Feminine Influence

NAWA at Endicott

Ronnie Gould, "Habitat Clash," clay sculpture, 7” x 12”, in front of "Breaking Ground" installation featuring (from left to right) Merry Beninato, "The Artist’s Palate" ; Lully Schwartz, "Watteau Fete Galante" ; Beverly Rippel," Studio Contemplation" ; Kat Massela, "Circle of Life" ; Kim Alemian, "Turned"; Jennifer Jean Costello, "Love Locks" ; Susan Scavo Gallagher, "Electrifying" ; Linda Talanian, "Midlife Crisis" ; and Linda Lippa, "Women in Squares" .

NAWA at Endicott

by J. Fatima Martins

“Breaking Ground,” a presentation of 55 conceptually and materially diverse works of art — painting, photography, ceramics, fiber, printmaking, mixed-media, sculpture and bronze — by 46 contemporary women artists of the Massachusetts chapter of the National Association of Women Artists, Inc. (NAWA) asks: “Does being a woman artist influence your style, subject and or medium?”

NAWA, the oldest professional women’s fine arts organization in the United States, was founded as the Women’s Art Club of New York in 1889. Its membership has included some of the most prominent, influential and world-renowned female artists, such as Louise Nevelson, Suzanne Valadon, Mary Cassatt and Rosa Bonheur, to name only a few.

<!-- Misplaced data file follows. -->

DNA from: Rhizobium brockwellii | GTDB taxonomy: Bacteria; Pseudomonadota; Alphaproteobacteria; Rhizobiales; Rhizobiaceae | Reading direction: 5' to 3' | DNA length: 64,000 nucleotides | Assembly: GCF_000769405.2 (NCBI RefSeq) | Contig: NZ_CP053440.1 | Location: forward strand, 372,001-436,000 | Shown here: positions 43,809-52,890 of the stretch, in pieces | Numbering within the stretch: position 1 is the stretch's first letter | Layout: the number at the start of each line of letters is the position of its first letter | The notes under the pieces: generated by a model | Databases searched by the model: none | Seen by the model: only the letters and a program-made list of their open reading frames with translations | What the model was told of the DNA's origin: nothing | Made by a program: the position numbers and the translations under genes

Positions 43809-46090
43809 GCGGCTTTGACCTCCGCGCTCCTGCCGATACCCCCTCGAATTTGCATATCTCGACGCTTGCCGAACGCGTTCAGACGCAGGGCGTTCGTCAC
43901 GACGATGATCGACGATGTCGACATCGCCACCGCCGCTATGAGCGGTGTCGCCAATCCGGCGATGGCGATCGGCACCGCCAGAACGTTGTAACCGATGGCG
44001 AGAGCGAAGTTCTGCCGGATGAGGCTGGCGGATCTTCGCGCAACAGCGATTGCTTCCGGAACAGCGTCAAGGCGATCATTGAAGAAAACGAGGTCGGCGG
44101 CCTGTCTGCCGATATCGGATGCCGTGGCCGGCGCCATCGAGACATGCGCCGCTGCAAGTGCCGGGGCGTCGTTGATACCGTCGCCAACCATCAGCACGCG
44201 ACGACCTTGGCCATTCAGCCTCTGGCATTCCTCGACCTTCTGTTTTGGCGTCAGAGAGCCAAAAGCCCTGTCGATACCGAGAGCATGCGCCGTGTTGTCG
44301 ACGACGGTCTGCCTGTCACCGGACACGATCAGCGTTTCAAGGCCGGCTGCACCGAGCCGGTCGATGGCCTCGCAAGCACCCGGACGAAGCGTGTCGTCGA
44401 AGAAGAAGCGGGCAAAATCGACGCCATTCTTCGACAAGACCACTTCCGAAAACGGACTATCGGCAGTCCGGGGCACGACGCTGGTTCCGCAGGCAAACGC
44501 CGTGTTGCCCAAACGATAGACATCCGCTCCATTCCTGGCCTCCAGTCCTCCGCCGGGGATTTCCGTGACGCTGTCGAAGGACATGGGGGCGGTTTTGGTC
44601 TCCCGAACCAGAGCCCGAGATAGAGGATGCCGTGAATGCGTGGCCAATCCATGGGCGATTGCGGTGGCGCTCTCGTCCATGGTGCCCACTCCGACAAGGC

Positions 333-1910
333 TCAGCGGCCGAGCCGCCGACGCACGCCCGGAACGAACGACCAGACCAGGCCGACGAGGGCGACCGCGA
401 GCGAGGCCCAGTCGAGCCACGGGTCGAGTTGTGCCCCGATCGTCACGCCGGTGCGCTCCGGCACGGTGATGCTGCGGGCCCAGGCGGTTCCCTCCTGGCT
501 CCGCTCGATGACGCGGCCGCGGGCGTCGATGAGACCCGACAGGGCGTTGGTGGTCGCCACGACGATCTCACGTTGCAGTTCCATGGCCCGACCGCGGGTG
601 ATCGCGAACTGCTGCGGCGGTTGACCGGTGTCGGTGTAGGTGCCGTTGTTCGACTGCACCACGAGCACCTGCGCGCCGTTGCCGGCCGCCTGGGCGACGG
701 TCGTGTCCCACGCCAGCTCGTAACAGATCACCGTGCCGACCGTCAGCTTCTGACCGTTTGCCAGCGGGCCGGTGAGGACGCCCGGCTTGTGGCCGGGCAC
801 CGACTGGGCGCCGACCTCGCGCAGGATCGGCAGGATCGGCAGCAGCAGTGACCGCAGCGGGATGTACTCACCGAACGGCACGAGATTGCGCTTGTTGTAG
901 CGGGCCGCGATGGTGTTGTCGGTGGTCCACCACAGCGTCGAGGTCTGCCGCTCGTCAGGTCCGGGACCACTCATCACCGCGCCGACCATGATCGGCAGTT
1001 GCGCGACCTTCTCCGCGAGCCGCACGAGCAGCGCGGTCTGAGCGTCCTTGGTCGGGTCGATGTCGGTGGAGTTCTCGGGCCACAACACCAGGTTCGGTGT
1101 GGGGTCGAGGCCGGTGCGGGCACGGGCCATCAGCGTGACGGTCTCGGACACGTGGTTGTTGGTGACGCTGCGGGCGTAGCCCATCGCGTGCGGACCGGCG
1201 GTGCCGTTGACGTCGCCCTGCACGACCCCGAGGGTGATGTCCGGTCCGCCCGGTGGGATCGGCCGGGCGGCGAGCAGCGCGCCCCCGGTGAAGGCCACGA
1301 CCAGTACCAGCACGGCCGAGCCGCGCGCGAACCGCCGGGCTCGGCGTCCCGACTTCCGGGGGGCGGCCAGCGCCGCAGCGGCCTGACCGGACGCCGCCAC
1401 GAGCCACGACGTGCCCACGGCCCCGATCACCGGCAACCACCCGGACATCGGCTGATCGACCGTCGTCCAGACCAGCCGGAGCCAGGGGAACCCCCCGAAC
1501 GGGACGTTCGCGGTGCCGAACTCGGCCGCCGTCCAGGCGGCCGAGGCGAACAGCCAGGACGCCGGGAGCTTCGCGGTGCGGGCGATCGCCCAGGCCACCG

The exhibition features a sampling of almost everything (except video arts), with styles and modes ranging from traditional, bucolic and prosaic still-lifes, portraits, ceramics and landscapes, to deeply conceptual, intellectual and action-filled abstraction, to expressive and emotional figuration, feminist bronze pieces and political social collage and print statements. There are also examples of alternative/experimental sculptural jewelry and fiber constructions.

Some people may question the necessity of an all-female art exhibition. The reason that exhibitions like “Breaking Ground” are still important is simple: the gender default for humanity is still male, and the gender default for “artist” continues to be masculine. Organizations like NAWA continue not only to provide opportunity to women artists, but also work to uphold the powerful narrative of women’s history and voice

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